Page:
2 Variety: Definition and Features
The terminology within the literature is highly controversial. Some authors prefer the term dialect; others prefer the term variety or variation. In this paper the term variety is used, because it is less stigmatized. As the terminology is so controversial, it is very difficult to find an appropriate definition for the term variety, and impossible to find a universal one. Bauer (2002) defines “variety” as
an academic term used for any kind of language production, whether we are viewing it as being determined by region, by gender, by social class, by age or by our own inimitable individual characteristics. (Bauer 2001: 4)
For the investigation of Australian English as a variety of British English it is necessary to focus on the determination by region which is defined to have specific characteristics in phonology, grammar (morphology and syntax) and in the lexicon (McArthur 2002: 1081).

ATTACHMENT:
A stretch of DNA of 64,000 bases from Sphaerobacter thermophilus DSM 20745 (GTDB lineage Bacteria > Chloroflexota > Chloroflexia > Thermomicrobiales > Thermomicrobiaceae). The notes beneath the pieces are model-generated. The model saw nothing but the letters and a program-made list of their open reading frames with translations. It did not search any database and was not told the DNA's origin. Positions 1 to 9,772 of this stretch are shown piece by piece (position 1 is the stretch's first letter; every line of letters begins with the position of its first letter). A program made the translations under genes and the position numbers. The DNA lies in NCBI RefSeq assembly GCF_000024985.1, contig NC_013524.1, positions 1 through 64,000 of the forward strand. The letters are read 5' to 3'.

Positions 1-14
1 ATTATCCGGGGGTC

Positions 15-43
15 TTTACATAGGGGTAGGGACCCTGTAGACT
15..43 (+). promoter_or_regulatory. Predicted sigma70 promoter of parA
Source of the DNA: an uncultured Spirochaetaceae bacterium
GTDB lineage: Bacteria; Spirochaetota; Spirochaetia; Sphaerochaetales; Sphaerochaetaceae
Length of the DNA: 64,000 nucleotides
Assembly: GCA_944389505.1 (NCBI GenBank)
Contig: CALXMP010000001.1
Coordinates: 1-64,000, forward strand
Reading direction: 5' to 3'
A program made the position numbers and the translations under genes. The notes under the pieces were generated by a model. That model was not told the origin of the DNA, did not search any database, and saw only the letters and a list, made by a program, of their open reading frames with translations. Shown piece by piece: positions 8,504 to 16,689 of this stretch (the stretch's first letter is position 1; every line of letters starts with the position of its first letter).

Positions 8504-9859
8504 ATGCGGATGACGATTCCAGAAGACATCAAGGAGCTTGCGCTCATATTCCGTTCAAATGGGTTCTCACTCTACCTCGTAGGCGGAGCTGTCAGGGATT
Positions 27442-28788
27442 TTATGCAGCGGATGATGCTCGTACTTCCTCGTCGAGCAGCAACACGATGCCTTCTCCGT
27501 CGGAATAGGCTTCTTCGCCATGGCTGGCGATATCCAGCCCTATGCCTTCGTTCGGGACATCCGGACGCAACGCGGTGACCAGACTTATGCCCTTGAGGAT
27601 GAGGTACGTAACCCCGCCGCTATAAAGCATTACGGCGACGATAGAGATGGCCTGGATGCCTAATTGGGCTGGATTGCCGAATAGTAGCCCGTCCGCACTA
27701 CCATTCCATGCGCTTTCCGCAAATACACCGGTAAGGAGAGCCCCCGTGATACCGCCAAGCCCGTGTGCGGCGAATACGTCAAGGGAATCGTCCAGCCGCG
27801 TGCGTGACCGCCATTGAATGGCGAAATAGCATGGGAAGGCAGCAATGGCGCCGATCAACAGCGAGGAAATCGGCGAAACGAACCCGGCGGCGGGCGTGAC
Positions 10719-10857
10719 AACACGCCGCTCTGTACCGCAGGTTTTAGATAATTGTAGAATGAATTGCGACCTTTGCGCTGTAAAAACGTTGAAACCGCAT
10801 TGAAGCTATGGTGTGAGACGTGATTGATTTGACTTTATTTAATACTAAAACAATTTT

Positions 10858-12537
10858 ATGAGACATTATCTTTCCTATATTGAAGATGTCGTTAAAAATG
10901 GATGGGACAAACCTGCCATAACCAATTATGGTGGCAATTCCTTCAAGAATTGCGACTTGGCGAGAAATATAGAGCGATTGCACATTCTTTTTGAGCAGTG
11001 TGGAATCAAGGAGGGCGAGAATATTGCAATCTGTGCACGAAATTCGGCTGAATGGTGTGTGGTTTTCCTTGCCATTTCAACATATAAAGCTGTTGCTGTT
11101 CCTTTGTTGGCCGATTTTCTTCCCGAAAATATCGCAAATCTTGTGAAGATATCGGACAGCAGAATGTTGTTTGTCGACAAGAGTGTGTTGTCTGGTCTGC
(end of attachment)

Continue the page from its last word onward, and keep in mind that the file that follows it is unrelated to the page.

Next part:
A standard variety exists from which other varieties are distinguished. British English originating in south-east England is what is regarded as the Standard English which is promoted in schools and is expected to be used by broadcasters and officials. The status of being the standard arises not from linguistic perfection, but from the social, economical and political context in which it is used. This variety is codified in dictionaries, style books and grammars and hence, people think this variety should be used in formal settings. This leads to the fact that the standard variety is associated with education, higher social and income groups and the greatest prestige (Burridge & Mulder 1998: 5f).